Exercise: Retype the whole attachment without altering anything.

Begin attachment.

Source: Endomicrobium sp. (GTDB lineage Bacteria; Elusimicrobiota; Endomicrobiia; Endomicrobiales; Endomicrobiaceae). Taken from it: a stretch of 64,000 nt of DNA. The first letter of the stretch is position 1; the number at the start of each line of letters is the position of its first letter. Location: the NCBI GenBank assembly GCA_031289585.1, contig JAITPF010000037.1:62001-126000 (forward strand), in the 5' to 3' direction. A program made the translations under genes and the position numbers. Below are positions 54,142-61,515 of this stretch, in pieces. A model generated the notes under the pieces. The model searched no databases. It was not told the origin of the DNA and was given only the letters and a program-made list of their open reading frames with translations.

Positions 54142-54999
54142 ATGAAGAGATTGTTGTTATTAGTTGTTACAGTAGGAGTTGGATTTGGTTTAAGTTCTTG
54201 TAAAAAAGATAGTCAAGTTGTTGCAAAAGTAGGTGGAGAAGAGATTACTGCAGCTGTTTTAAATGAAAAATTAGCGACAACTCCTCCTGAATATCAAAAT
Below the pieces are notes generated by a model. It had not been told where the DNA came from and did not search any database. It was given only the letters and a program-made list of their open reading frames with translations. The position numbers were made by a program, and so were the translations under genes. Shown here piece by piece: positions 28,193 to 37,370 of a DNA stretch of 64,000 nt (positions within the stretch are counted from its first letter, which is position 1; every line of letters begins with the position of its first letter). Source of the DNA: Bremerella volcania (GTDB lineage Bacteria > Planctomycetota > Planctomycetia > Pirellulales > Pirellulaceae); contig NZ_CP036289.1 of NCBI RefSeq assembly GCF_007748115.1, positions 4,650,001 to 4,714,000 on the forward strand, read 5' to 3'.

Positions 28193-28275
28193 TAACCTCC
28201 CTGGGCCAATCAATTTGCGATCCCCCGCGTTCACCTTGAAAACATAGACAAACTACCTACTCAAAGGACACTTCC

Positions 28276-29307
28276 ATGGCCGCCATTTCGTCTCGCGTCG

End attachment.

Source: Endomicrobium sp. (GTDB lineage Bacteria; Elusimicrobiota; Endomicrobiia; Endomicrobiales; Endomicrobiaceae). Taken from it: a stretch of 64,000 nt of DNA. The first letter of the stretch is position 1; the number at the start of each line of letters is the position of its first letter. Location: the NCBI GenBank assembly GCA_031289585.1, contig JAITPF010000037.1:62001-126000 (forward strand), in the 5' to 3' direction. A program made the translations under genes and the position numbers. Below are positions 54,142-61,515 of this stretch, in pieces. A model generated the notes under the pieces. The model searched no databases. It was not told the origin of the DNA and was given only the letters and a program-made list of their open reading frames with translations.

Positions 54142-54999
54142 ATGAAGAGATTGTTGTTATTAGTTGTTACAGTAGGAGTTGGATTTGGTTTAAGTTCTTG
54201 TAAAAAAGATAGTCAAGTTGTTGCAAAAGTAGGTGGAGAAGAGATTACTGCAGCTGTTTTAAATGAAAAATTAGCGACAACTCCTCCTGAATATCAAAAT
Below the pieces are notes generated by a model. It had not been told where the DNA came from and did not search any database. It was given only the letters and a program-made list of their open reading frames with translations. The position numbers were made by a program, and so were the translations under genes. Shown here piece by piece: positions 28,193 to 37,370 of a DNA stretch of 64,000 nt (positions within the stretch are counted from its first letter, which is position 1; every line of letters begins with the position of its first letter). Source of the DNA: Bremerella volcania (GTDB lineage Bacteria > Planctomycetota > Planctomycetia > Pirellulales > Pirellulaceae); contig NZ_CP036289.1 of NCBI RefSeq assembly GCF_007748115.1, positions 4,650,001 to 4,714,000 on the forward strand, read 5' to 3'.

Positions 28193-28275
28193 TAACCTCC
28201 CTGGGCCAATCAATTTGCGATCCCCCGCGTTCACCTTGAAAACATAGACAAACTACCTACTCAAAGGACACTTCC

Positions 28276-29307
28276 ATGGCCGCCATTTCGTCTCGCGTCG